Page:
As the battle to contain the fire aboard the amphibious assault ship Bonhomme Richard entered its third day in San Diego, Navy officials reported progress in the fight.

While two separate fires burned at the front and aft of the amphib, investigators found no damage to the four main engineering spaces, according to Expeditionary Strike Group 3 commanding officer Rear Adm. Philip Sobeck.

The 1 million gallons of fuel aboard Bonhomme Richard also appear to be safer from ignition or spillage than yesterday, Sobeck told reporters at an 11 a.m. PDT press conference.

“There is no threat to the fuel tanks, which is well below any active fires or heat sources,” he said. “The ship is stable and the structure is safe.”

Helicopters have dropped more than 1,000 water buckets on the ship’s exterior, which has cooled it enough to allow crews on board to fight the fire, he said.

Sobeck said it was “absolutely possible” that the fire could be out in the next 24 hours.

As of late Tuesday morning San Diego time, 61 personnel, included 38 sailors, had been treated for minor injuries that included heat exhaustion and smoke inhalation, but none remain hospitalized, Sobeck said.

Hundreds of sailors from the area have taken part in the firefighting efforts, as have federal firefighters and civilian counterparts.

The Bonhomme Richard’s fire was called away at 8:30 a.m. Sunday and is believed to have started in a cargo hold of the ship, which Sobeck said was full of shipyard maintenance materials as the amphib underwent extensive maintenance and upgrades to accommodate the F-35B jet.

The ship’s forward mast collapsed Monday and its superstructure has suffered widespread damage.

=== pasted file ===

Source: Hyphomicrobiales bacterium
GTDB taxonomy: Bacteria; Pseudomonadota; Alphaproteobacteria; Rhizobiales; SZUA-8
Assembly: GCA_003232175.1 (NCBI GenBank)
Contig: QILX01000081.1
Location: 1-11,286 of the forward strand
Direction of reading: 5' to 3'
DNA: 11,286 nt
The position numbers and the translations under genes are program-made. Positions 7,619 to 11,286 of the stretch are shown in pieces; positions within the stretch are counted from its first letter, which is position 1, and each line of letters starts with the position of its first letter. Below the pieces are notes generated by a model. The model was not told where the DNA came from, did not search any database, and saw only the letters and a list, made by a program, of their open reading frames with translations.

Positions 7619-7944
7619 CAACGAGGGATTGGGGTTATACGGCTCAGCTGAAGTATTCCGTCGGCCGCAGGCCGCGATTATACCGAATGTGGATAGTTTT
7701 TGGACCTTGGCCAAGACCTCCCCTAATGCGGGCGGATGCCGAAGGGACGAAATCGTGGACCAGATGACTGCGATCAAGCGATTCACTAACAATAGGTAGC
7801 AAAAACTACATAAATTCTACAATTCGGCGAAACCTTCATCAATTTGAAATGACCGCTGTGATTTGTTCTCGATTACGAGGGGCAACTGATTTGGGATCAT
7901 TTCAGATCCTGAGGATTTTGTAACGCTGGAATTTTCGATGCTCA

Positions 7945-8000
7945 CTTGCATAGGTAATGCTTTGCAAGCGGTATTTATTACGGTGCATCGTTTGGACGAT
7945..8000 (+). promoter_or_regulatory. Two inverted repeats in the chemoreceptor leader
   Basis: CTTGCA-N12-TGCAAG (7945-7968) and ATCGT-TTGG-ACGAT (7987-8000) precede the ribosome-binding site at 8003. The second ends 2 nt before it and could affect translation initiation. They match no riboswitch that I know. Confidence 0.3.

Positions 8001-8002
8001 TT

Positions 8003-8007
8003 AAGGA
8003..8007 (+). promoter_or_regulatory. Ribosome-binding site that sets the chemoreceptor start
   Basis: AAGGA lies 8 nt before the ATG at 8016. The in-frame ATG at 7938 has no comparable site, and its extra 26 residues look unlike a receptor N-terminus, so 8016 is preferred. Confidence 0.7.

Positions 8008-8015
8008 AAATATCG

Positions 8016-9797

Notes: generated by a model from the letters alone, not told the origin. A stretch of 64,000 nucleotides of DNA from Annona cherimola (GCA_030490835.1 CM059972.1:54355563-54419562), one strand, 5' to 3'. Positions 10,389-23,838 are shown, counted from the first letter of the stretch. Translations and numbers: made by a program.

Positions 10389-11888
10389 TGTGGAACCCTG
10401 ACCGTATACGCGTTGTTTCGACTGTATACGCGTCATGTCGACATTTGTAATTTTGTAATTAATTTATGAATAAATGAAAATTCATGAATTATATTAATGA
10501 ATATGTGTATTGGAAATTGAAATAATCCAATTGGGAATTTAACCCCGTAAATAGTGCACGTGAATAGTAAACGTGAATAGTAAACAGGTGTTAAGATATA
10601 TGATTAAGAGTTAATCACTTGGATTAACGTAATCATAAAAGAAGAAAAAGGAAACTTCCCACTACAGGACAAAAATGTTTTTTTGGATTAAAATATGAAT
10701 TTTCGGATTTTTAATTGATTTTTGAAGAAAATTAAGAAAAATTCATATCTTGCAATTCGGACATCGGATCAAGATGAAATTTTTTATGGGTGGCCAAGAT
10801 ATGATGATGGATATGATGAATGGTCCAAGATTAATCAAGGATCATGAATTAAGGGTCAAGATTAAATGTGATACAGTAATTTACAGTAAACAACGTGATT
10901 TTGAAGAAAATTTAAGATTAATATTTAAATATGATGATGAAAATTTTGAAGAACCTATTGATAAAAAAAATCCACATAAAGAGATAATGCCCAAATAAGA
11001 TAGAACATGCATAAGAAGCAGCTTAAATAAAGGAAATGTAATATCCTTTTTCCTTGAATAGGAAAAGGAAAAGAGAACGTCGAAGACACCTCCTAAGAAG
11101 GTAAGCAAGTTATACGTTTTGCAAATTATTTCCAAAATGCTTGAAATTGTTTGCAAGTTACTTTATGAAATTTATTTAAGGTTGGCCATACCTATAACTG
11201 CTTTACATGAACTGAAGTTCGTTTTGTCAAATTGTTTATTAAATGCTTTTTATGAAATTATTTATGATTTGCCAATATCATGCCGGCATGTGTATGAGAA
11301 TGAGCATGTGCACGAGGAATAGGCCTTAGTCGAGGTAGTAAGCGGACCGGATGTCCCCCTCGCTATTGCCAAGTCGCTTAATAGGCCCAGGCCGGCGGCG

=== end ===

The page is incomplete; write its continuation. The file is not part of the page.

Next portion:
Acrid plumes of smoke have filled the skies over San Diego as the varied contents of the ship went up in flames.

U.S. Coast Guard assets are standing by should any fuel escape the burning ship, but Sobeck said “the risk is very low” of any fuel spilling from the ship or catching fire.

“It’s well beneath the water line, where the fuel is,” he said. “It’s the safest part of where the ship is.”

The Coast Guard has preemptively deployed a protective boom to guard against oil or fuel spills into the San Diego waters and has spill mitigation equipment at the ready just in case, the service said in a statement Monday night.

While the trajectory of the fire’s spread remains unclear, Sobeck said the design of the amphib may have fostered the spread.

“For this class of ship, the open area above the vehicle storage is all open, a big hangar,” he said. “Once the fire hit that amount of oxygen, it found other ways to go up.”

He also said that all the cables snaking through hatches and scuttles as the ship underwent maintenance helped fuel the fire.

When the fire broke out Sunday, sailors were energizing the foam suppression system on board when an explosion occurred, Sobeck said.

“The explosion happened and they had to egress,” he told reporters.

Whether the amphib can be salvaged and repaired remains to be seen, Sobeck said.

“We haven’t been inside the ship well enough to get a fuller picture,” he said.

“It looks cleaner from the outside,” Sobeck added. “Inside, we’re still fighting a major fire.”

Geoff is a senior staff reporter for Military Times, focusing on the Navy. He covered Iraq and Afghanistan extensively and was most recently a reporter at the Chicago Tribune. He welcomes any and all kinds of tips at

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